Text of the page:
What are the Characteristics of Victims of Bullying?

Victims of bullying will often display signs of distress that indicate they are being bullied. Such signs may include depression, withdrawal, anxiety, a drop in school performance, or even a drop in regular attendance. Certain types of people often become victims of bullying, and these people are generally a minority in some fashion. Ethnic minorities, religious minorities, people of lower social or economic status, homosexuals, or simply physically smaller people are often targeted for bullying, though anyone can be victims of bullying without falling into one of these categories. Identifying behaviors and warning signs associated with bullying quickly is vital to preventing it from occurring regularly.

The characteristics of bullying victims can vary on a case by case basis, but very often, bullying is focused on children who are in some way different than others. This may mean a socioeconomic difference — it is known that a particular student is receiving food stamps or free lunch vouchers, for example — or a difference in race, ethnicity, gender, sexual preference, or physical build. Students who are physically and mentally handicapped are often targeted for bullying, and in many cases, the victims of bullying suffer insult, ridicule, or even physical violence from more than one bully. It is not uncommon for groups of people to bully only one or two people.

The indicators victims of bullying will exhibit will vary from person to person, but some common behaviors one might exhibit include a change in eating habits, a drop in school or work performance, a change in daily routines — walking to school by a different route, for example — depression, anxiety, and withdrawal. A person who is ostracized by classmates or colleagues is likely to feel threatened, thereby encouraging him or her to withdraw from groups and become isolated. In some cases, the bullies may create a situation in which isolation is the victim's only option. The victim may become more introverted, melancholy, and in severe cases, suicidal.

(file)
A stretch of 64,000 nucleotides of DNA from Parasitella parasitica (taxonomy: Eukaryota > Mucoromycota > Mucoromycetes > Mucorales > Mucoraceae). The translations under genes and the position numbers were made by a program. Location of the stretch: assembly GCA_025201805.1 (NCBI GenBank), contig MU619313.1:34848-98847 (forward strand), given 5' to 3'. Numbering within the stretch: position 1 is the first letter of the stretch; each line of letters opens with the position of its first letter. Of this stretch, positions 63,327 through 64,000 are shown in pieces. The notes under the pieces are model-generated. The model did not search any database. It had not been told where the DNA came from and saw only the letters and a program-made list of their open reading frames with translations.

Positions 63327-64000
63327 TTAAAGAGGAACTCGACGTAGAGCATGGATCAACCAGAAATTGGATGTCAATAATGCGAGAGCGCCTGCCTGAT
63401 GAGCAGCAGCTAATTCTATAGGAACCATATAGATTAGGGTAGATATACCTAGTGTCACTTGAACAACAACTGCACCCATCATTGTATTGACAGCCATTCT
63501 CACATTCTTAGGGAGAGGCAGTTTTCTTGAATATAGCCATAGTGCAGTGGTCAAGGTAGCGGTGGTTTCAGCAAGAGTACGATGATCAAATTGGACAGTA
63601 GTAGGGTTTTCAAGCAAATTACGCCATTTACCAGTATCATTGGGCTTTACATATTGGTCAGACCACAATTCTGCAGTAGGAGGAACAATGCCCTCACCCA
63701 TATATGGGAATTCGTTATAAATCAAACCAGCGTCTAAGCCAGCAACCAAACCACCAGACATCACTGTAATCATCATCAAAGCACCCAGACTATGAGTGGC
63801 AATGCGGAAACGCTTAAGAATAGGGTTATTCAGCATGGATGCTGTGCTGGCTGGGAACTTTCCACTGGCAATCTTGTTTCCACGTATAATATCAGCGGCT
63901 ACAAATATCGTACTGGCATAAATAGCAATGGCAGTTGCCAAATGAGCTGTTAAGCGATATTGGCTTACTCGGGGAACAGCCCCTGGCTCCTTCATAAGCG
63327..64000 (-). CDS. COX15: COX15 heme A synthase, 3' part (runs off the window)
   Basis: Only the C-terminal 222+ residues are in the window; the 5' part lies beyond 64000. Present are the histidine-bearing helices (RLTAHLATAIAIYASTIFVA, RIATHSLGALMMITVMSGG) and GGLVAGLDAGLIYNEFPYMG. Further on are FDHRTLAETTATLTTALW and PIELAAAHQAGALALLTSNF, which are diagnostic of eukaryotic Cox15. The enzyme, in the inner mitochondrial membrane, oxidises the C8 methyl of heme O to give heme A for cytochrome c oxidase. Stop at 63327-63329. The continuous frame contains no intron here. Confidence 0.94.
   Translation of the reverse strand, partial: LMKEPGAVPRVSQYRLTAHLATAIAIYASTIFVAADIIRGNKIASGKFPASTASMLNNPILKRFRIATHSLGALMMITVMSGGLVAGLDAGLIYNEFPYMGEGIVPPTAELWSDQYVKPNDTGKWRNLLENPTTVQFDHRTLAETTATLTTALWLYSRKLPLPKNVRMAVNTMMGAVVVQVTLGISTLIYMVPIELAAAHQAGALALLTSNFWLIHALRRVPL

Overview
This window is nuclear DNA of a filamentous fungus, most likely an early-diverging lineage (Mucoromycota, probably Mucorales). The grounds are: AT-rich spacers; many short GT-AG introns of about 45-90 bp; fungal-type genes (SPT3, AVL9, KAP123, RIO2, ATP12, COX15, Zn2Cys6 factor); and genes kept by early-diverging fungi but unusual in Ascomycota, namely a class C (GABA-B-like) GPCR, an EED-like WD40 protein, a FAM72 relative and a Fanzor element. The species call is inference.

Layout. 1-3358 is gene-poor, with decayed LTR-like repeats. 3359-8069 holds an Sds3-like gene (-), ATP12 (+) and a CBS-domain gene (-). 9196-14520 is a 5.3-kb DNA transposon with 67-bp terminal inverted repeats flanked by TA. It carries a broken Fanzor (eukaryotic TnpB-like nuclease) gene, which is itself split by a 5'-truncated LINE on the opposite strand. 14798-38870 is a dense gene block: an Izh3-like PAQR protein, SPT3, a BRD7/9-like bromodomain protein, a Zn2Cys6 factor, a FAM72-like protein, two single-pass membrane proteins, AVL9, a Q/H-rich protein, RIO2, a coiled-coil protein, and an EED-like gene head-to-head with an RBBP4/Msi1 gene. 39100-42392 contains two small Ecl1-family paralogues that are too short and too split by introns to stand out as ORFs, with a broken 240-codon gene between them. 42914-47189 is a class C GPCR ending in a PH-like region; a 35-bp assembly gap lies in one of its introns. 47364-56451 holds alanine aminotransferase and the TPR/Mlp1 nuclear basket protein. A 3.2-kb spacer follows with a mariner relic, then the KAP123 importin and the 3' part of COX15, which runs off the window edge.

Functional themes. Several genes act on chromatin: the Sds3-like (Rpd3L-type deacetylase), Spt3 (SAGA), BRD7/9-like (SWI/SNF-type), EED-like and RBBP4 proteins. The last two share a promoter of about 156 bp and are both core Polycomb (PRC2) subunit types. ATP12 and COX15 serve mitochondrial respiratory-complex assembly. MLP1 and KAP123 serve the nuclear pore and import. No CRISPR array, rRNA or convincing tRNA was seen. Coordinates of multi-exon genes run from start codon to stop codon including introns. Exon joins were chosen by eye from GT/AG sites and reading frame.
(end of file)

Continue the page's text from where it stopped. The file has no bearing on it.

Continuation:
Another common indicator of bullying is the loss of personal possessions. When a victim's possessions go missing, a version of physical bullying may be taking place. A bully may be stealing or destroying the victim's items, or he may be threatening to take or destroy those items, prompting the victim to hide them or leave them at home. A threat of physical violence against one's person or possessions is a serious and usually quite noticeable version of bullying that commonly takes place among boys, though girls may participate in this type of behavior as well.

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Post 2

Kids who are bullied tend to become withdrawn. I know I did in ninth grade when this jerk was sexually harassing me. I finally overcame the shame and told my parents. That took care of the problem.

I'd always been a target of teasing because of my weight, but this was completely different. I would have busted that creep's tail, but I knew he carried a switchblade. He eventually ended up doing time in Florida and is a registered sex offender. I still wish I'd clocked him upside the head with my literature book. He deserved it. Those were the days when daddies could defend their daughters and my dad basically told him if he touched me again, he would be very, very sorry. He was 17 and in the ninth grade, so that tells you something.

Post 1

One good way to stop bullying is to teach kids (and allow them) to be proactive in their defense. I knew a 14-year-old kid in my jujitsu class. He actively defended himself against a bully. He got in trouble with the principal, but you know what? The bullying stopped.

I am all for teaching kids martial arts. It gives them confidence and tools for dealing with bullies, which makes the kid much less attractive to a bully. They want easy targets, not kids who can kick the crap out of them in front of everyone. I highly recommend martial arts classes. They have proven very effective.

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